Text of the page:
SCoVA Addresses Elements of Duress Defense
On July 14, 2016 the Supreme Court of Virginia, in Edmonds v. Commonwealth of Virginia adopted the Court of Appeals’s formulation of the duress defense found in Buckley v. City of Falls Church, 371 S.E.2d 827, 827-28 (1988) and reiterated in Humphrey v. Commonwealth, 553 S.E.2d 546, 550 (2001). To use the defense of duress or necessity, the offender must show:
(1) a reasonable belief that the action was necessary to avoid an imminent threatened harm; (2) a lack of other adequate mans to avoid the threatened harm; and (3) a direct causal relationship that may be reasonably anticipated between the action taken and the avoidance of the harm. Humphrey, 553 S.E.2d at 550.
The case itself addressed the defense in the context of the trial court’s refusal to grant Mr. Edmonds’ withdrawal of his guilty plea. Initially, Mr. Edmonds pleaded guilty to possession of a firearm after conviction of a felony. But after pleading guilty and before sentencing, he got a new attorney. His new attorney filed a motion to withdraw his plea arguing that he took the gun under duress because of a threat of imminent harm to his girlfriend.
According to the stipulated facts, Arlington police responded to a report of a man threatening a woman and saying that he had a gun. When they arrived, they learned that a Mr. Miller, had threatened Mr. Edmonds’s girlfriend with a gun. They then heard a disturbance and saw Mr. Edmonds come running out of an apartment. He was wearing clothing similar to the clothing described by the caller to 911. The Police detained him and they found a loaded handgun on him. Mr. Edmonds then told the police that he was not involved in the disturbance and that he was trying to do the right thing by getting the gun out of the apartment so that Mr. Miller couldn’t access it while he was drunk and angry.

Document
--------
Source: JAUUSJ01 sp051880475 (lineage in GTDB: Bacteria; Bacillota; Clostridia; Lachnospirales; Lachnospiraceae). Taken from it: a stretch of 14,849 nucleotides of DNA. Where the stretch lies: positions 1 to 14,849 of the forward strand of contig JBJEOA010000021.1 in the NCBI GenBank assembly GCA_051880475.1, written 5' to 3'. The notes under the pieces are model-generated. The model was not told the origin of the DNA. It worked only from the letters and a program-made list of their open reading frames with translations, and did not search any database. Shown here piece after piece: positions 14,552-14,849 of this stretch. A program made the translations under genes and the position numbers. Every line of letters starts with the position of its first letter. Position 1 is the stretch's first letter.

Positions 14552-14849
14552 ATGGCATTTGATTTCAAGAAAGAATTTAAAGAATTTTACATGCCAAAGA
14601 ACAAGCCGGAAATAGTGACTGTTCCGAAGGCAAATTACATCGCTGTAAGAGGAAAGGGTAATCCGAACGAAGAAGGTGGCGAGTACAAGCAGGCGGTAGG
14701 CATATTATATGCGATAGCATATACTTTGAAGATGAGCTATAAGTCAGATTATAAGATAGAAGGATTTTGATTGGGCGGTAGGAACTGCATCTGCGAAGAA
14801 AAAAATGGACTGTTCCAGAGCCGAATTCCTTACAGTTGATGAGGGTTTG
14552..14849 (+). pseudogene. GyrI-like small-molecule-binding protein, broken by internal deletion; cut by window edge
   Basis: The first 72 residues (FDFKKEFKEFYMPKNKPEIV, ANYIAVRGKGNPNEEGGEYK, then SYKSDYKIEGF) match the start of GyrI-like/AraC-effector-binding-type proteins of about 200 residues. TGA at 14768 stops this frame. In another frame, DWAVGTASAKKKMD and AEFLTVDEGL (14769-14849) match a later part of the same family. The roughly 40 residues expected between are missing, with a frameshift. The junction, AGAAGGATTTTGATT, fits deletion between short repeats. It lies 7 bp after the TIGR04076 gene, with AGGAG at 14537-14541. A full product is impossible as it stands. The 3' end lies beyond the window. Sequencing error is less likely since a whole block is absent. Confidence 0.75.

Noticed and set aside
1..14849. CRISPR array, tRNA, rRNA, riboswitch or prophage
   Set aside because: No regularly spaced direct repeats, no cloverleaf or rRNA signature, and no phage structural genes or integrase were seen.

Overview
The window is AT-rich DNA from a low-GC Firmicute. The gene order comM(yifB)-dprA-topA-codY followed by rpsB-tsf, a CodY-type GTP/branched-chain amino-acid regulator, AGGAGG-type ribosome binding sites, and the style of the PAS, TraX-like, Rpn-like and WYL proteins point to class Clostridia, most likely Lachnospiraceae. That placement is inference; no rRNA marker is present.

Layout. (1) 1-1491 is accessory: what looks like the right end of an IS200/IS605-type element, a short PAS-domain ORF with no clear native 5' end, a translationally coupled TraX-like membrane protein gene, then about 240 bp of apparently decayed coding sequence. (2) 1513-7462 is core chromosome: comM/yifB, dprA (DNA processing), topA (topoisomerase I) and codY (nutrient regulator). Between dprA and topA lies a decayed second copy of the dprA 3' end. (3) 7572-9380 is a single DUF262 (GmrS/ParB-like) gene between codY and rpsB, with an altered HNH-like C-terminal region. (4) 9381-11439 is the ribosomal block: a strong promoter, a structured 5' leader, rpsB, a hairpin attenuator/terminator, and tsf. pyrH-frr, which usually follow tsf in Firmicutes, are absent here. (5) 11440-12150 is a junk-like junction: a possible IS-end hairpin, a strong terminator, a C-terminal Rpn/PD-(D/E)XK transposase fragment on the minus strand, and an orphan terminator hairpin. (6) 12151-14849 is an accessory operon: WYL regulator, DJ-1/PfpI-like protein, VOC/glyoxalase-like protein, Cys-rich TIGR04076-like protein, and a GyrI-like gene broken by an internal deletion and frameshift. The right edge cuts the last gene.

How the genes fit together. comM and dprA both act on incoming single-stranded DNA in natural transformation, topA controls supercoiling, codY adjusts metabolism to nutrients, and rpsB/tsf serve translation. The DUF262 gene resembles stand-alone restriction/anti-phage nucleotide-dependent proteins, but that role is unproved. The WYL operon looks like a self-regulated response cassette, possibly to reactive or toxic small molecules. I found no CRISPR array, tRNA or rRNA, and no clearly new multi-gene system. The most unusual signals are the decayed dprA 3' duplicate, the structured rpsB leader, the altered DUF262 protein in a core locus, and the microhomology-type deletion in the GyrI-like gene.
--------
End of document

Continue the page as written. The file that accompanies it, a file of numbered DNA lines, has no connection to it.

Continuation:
The trial court denied his motion to withdraw the guilty plea and held that the threat of danger was not sufficiently imminent to trigger the duress defense. The Court of Appeals agreed and, in addition, stated that “taking possession of the firearm was not the only way for [Mr. Edmonds] to avoid the threatened harm.”
The Supreme Court of Virginia also agreed and noted that:
The record is devoid of a sufficient proffer of evidence that there was a threat of imminent danger. Numerous questions are left unanswered by the record, including the location of the apartment, where the firearm was actually located, whether [Mr. Miller] even possessed the firearm or knew of the firearm’s location.
Accordingly, it held that the trial judge did not abuse his discretion in denying the motion to withdraw Mr. Edmons’s guilty plea.